Summary: Life on top of the mountain is exciting and often rejuvenating. Unfortunately we can't dwell on the mountain continually. Trails come in the valleys of life. It's imperative to use the lessons learned on the mountain when we face a valley.
Help my Unbelief
Mark 9: 14-29
Today our text takes a captivating twist. Peter, James, and John had experienced the glory of Jesus on the Mount of Transfiguration. Their experience was so wonderful that Peter desired to remain on the mountain. Jesus knew they could not stay there; He had much yet to accomplish. He had taken them there to reveal His glory, which would serve to strengthen their faith as they endured the difficulties of ministry following His death, resurrection, and ascension.
As the men made their way down the mountain, they were immediately met with difficulty. There would be no time to rest in the beauty of the moment. They were back among the world, and would need to be ready to endure the difficulties it brings.
We all enjoy those mountain top experiences, but we are not afforded the opportunity to dwell on the mountain. Most of the time, we will soon encounter the realities of life, following a mountain top experience. We must learn to use the lessons learned on the mountain as we navigate the difficulties of the valley. As we examine the aspects of this encounter, I want consider the thought: Help my Unbelief.
I. The Difficulty Encountered – After experiencing the transfiguration, the disciples were immediately met with a difficult situation regarding a man and his son. Consider:
A. The Condition of the Son (17-18; 21-22a) – Here we discover the dire condition of this young man. We find:
1. He was Dominated (18a) – And wheresoever he taketh him, he teareth him. He was taken and torn by a spirit. The word taketh has the idea of “laying hold of, to carry away, seize, or apprehend.” The word teareth speaks of “causing convulsions.” He was possessed of the devil; his life was filled and dominated by an evil spirit.
2. He was Delusional (18b) – and he foameth, and gnasheth with his teeth, and pineth away. When the evil spirit would attack this young man he would cry out, screaming in misery and pain. He would foam at the mouth and gnash his teeth. His life was not lived in a normal or peaceful way. This young man dealt with Satan’s influence and domination on a daily basis and it affected his mind and his emotions.
3. He was Defeated (18c; 21-22a) – and I spake to thy disciples that they should cast him out; and they could not.  And he asked his father, How long is it ago since this came unto him? And he said, Of a child.  And ofttimes it hath cast him into the fire, and into the waters, to destroy him. Here we discover the severity of the situation. This young man was literally living in torment on a daily basis, suffering such difficulty since he was a child. The spirit would overcome the young man, causing him to fall into the fire or bodies of water, in an attempt to take his life. He was at the mercy of this evil spirit. His life was dominated by Satan and he lived in utter defeat.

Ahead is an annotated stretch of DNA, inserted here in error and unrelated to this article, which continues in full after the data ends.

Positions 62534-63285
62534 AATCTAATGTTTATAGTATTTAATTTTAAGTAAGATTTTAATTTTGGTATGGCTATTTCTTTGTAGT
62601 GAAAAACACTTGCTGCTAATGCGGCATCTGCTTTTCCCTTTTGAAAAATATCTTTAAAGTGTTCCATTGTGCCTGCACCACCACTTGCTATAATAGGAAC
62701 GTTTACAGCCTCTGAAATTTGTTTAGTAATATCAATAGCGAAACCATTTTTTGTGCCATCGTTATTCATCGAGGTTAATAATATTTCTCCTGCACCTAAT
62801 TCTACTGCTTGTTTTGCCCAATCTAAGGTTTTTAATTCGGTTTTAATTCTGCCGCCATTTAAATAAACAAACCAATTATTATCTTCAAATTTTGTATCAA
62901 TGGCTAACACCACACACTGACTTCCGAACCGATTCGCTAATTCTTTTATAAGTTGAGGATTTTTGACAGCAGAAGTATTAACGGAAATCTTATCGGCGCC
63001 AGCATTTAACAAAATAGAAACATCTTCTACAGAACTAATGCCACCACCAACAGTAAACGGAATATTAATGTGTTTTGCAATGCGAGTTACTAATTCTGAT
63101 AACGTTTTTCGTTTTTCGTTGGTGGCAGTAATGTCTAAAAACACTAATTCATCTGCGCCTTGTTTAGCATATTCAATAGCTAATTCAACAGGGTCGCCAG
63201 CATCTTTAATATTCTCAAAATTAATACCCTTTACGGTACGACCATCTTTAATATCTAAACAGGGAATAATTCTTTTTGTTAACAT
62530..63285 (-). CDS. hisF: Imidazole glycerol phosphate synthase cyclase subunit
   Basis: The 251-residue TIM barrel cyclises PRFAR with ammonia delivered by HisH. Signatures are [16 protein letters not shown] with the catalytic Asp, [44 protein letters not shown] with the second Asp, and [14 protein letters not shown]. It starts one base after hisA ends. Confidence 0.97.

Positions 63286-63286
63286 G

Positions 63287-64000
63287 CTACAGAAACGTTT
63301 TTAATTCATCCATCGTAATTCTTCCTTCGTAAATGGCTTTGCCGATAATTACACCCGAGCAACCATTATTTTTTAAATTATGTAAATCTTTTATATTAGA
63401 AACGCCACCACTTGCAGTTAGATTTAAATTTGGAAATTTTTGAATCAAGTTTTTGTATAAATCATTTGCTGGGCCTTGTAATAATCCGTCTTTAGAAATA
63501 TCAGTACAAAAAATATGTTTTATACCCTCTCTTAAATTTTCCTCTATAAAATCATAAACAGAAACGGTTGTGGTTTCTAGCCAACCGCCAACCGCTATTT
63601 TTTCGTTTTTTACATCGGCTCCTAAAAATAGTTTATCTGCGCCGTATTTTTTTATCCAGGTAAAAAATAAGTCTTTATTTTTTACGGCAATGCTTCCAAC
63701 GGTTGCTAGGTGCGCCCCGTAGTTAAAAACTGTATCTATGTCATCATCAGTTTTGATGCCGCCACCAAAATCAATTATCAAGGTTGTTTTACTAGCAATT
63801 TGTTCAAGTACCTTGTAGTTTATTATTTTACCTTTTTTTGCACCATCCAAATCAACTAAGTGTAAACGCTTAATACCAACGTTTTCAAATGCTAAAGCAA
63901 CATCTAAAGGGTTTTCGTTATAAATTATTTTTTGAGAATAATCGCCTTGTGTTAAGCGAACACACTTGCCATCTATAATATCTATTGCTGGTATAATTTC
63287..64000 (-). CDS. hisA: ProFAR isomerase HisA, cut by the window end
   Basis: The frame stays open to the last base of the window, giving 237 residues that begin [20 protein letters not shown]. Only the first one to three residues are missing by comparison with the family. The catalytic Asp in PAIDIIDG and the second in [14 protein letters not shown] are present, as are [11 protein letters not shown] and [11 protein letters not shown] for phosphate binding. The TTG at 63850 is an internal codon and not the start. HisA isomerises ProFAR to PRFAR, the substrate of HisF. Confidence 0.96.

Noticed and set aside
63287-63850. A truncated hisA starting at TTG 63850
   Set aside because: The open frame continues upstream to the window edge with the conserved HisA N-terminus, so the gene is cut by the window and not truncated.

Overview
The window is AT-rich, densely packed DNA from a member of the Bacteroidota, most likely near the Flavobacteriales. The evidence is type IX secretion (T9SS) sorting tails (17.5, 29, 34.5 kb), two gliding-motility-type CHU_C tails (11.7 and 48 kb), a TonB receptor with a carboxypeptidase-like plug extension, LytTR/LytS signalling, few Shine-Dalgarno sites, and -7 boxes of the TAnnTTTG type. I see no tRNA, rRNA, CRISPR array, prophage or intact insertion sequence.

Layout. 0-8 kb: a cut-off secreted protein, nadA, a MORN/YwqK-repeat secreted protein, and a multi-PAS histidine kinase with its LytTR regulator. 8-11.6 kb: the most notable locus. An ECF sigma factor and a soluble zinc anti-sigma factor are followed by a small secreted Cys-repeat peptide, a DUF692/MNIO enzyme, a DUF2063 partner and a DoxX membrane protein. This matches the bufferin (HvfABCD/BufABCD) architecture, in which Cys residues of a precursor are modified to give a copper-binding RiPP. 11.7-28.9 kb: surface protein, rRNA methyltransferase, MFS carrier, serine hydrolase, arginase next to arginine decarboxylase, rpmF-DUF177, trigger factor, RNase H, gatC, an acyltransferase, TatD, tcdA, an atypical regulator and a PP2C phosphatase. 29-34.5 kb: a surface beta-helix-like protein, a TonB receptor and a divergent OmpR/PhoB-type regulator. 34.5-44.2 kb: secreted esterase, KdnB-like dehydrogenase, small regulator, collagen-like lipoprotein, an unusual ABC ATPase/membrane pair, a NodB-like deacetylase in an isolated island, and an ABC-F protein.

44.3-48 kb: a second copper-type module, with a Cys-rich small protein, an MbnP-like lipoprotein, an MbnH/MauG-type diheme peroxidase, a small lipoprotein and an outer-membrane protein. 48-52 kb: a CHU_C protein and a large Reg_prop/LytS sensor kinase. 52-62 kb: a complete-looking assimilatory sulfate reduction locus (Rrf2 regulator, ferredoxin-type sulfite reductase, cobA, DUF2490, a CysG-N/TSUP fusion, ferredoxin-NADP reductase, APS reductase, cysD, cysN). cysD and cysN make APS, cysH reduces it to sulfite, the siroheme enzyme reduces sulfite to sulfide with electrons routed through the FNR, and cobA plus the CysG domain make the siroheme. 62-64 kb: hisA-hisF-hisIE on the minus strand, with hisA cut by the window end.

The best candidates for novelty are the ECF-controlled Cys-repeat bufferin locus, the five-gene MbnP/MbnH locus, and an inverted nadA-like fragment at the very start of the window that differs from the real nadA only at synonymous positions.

B. The Compassion of the Father – We also discover the unwavering compassion of the young man’s father. Notice:
1. His Desire (17) – And one of the multitude answered and said, Master, I have brought unto thee my son, which hath a dumb spirit. The father came to Jesus, desiring Him to heal his son. He had tried everything imaginable, and yet his son continued to deal with this dreadful condition. The father recognized Jesus and desired Him to do what others could not.
2. His Dilemma (18c; 22b-24) – and I spake to thy disciples that they should cast him out; and they could not. [22b] but if thou canst do any thing, have compassion on us, and help us.  Jesus said unto him, If thou canst believe, all things are possible to him that believeth.  And straightway the father of the child cried out, and said with tears, Lord, I believe; help thou mine unbelief. The father had done all he could. He had taken his son to others, but they were unable to help. Apparently he had heard of Jesus and the miracles He had performed. He begged Jesus to do something for his son. Jesus declared healing was possibly, but it required faith. The father honestly replied that he wanted to believe, but he needed help with his unbelief. (We often respond much the same. We know Jesus is more than able to meet our needs, and yet we tend to doubt whether He will respond to our prayers.)
II. The Desperation Exposed (18c-19) – Mark revealed this was a desperate situation. Others had compassion for the situation, but they were unable to help. Their desperation is revealed in: